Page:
Red Cross volunteer Valerie Hussain has attended some of the state’s most traumatic disaster scenes, working alongside paramedics, police and fire officers.
Val’s role is not to provide clinical first aid, but to provide psychological first aid to help traumatised victims get through emergencies and out the other side on the road to recovery.
Red Cross is calling for people like Val to become volunteers to help deliver emergency response programs in the Illawarra and sometimes across the country to be where they’re needed most.
Val joined the ranks almost 20 years ago, following an experience in the devastating 1998 Wollongong floods.
“A friend of mine rang me in tears at 10 o’clock at night, saying, ‘We’re up in the roof space, there’s water all around us and the cars are floating – what do I do?’” Val recalls.
“I had no idea what to tell her to do and I had never felt helpless before. I’ve always been able to help people and guide them in the right direction and I felt totally helpless. I didn’t know what to do, didn’t know who to call.”
A few years later Val responded to a Red Cross recruitment drive and signed up.
Val became a preparedness presenter and then a trainer, teaching new volunteers about what they needed to do to help in an emergency, how traumatised people react and how long it can take for them to start recovering.
“When I first started volunteering, you’d go to an evacuation centre, someone would come in, and you’d say, ‘You’re wet, you need dry clothes’. Or, ‘You must be hungry, come over here and I’ll get you something to eat’,” she says.
“With psychological first aid, we don’t think for them. We actually ask them, ‘What’s the most important thing I can do for you?’ Because that (food and clothing) might not be a priority.
“We know that traumatised people can’t take in information and that’s part of the training we do, you need to calm people down. You talk to people and you see them staring off into the distance reliving it, so sometimes we need to bring them into the here and now so that they know they’re safe.”
Val, who is now a team leader, has been deployed to many natural emergencies but she says more often these days, volunteers are called on to provide support at collective trauma events, such as the Lindt Cafe siege and more recently, the deaths of five teenagers in a car crash at Buxton and the Hunter Valley bus crash.
“Our role is quite different to what it was when I first joined, which was local responses and not a lot else. I think it was probably five years after I joined when I first had an activation of any kind,” she says.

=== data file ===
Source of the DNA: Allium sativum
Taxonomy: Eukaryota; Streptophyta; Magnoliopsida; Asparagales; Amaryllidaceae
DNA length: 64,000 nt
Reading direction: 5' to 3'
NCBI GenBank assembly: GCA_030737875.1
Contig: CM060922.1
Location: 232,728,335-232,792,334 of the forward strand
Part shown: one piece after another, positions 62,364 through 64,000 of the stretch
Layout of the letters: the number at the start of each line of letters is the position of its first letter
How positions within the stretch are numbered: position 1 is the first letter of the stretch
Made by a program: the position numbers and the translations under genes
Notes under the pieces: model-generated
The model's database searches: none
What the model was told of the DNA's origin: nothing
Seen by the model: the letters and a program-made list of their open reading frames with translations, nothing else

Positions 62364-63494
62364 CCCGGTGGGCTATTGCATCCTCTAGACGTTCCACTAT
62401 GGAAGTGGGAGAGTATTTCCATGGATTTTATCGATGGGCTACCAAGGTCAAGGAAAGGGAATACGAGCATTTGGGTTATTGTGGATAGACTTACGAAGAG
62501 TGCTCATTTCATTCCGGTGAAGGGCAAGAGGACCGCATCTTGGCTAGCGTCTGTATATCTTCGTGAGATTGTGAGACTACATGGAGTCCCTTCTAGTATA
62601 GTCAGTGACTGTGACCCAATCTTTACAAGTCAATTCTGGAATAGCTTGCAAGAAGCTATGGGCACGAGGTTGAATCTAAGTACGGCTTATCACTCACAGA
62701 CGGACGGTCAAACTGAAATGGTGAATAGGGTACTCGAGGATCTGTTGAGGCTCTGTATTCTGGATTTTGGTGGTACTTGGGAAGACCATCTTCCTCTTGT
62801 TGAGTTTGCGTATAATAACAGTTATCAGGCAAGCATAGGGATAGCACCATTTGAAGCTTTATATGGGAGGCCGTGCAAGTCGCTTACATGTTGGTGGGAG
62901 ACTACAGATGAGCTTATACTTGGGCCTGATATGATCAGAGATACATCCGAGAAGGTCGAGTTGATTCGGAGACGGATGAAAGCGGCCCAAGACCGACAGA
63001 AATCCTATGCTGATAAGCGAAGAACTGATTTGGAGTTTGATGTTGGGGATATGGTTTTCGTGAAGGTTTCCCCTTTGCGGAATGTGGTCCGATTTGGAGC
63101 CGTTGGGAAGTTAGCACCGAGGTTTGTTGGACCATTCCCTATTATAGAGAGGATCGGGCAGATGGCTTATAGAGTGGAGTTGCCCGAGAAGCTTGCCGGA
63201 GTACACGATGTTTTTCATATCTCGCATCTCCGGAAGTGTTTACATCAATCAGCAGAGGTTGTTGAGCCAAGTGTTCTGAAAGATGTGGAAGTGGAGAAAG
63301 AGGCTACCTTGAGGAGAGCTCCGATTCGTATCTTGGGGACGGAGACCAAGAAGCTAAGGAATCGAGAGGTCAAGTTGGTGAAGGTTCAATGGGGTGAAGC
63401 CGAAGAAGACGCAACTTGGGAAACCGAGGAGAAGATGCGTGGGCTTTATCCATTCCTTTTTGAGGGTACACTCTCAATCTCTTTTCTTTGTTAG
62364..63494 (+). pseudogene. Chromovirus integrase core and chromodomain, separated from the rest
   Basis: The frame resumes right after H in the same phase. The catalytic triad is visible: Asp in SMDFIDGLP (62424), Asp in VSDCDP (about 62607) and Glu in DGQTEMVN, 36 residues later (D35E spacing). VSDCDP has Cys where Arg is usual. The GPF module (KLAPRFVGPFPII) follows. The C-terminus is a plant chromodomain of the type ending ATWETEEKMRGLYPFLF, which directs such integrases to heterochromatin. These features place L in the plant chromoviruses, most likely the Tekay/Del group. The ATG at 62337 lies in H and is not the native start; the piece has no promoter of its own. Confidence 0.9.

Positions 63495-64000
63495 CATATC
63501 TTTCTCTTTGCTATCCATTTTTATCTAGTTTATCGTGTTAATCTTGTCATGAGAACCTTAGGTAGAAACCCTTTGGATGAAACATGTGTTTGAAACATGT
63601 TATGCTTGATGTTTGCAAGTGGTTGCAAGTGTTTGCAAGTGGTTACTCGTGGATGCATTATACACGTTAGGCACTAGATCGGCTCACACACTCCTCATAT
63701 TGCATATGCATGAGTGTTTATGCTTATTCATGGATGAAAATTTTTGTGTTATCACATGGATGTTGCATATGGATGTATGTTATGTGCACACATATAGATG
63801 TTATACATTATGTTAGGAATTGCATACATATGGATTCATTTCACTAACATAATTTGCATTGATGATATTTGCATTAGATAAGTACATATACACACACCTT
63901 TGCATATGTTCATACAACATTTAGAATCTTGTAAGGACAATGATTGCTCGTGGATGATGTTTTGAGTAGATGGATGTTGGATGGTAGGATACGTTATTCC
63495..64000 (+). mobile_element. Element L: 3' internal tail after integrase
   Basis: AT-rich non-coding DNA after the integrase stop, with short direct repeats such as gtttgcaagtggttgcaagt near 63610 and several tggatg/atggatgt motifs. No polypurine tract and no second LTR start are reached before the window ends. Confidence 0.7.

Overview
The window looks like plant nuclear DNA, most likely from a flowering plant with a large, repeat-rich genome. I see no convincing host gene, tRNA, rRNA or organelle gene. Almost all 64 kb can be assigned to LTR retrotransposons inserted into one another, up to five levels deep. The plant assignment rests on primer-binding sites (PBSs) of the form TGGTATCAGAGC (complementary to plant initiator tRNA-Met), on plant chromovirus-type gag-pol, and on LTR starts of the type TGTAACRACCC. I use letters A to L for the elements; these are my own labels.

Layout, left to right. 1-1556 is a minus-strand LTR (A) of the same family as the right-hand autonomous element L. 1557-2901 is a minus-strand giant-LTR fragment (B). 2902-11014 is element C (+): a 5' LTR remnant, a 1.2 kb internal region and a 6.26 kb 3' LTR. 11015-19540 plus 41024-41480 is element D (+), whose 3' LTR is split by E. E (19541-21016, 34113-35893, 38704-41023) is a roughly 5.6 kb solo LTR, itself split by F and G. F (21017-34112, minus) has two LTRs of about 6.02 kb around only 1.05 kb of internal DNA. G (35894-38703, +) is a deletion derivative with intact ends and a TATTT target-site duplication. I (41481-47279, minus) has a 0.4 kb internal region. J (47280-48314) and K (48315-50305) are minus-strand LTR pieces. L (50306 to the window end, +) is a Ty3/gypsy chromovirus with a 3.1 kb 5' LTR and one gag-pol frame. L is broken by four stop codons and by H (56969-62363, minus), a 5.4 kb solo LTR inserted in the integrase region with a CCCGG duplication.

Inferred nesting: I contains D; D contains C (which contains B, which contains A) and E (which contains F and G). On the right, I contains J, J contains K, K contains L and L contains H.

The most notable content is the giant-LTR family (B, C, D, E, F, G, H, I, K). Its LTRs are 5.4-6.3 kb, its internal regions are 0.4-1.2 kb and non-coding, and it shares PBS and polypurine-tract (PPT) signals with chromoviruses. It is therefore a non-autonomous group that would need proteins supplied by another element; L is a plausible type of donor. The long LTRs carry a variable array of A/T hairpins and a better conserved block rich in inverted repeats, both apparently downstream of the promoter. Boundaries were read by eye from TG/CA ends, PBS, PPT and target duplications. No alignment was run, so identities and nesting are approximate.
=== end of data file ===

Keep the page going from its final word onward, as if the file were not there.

Val says the Buxton tragedy was a very tough experience but it was how her team responded that sticks in her mind.
“We were asked to bring all the cards and memorabilia back to the Wollongong office and turn it into a memorial book. We sorted it all out, even ironed everything out flat so that we could take photos, over 300 photos, and we compiled a photo book for each of the teenagers and presented them to the families.
“It was hard, compiling the photos. I did that for three months and it was every day in your face. And it was hard, but it was so worthwhile.
“I think that’s the whole thing about what we do, that sense of we’ve actually been able to help someone in a big way and help them to get back on the path to recovery. Because starting that recovery process, it’s really hard.”
Australian Red Cross State Manager Emergency Services Diana Bernardi is encouraging anyone with a passion to help and meet like-minded people to consider joining the volunteer community.
“As a volunteer this could mean supporting people in evacuation or recovery centres or supporting and delivering disaster preparedness activities and workshops in schools and communities. No matter your background, there is a role for you if you have the desire to help people in times of need,” Ms Bernardi said.
Val said the time to become a volunteer was before an emergency arrived, so people could get the correct training and be well prepared to help the community.
“We really need more volunteers, especially in the Wollongong area. When something happens we need to be able to rally really quickly eight to 10 people in sometimes a very short space of time. We need to boost our numbers and just make sure all of the communities are safe when something happens.”
However, Red Cross also needs volunteers beyond attending disaster scenes.
“There’s one emergency services umbrella but under that umbrella, there are lots of spokes. Some people might provide training or use the skills they’ve got in their everyday life, you can do office support – there is something for every volunteer to do, they just have to find what it is that suits them,” Val says.
“I absolutely wish 100 per cent that I had started volunteering earlier. I wished I’d known about it, and wished I’d done it at a much earlier age because it’s the best thing you can do. I’ve been through knee replacements, foot surgery, all sorts of things and there’s always something you can still do.
“It’s just amazing, to be able to help people and then to be able to achieve goals in your life. When I look back I can’t believe what I’ve been able to do in my volunteering life through Red Cross – things that I never thought I would ever do in my wildest dreams.”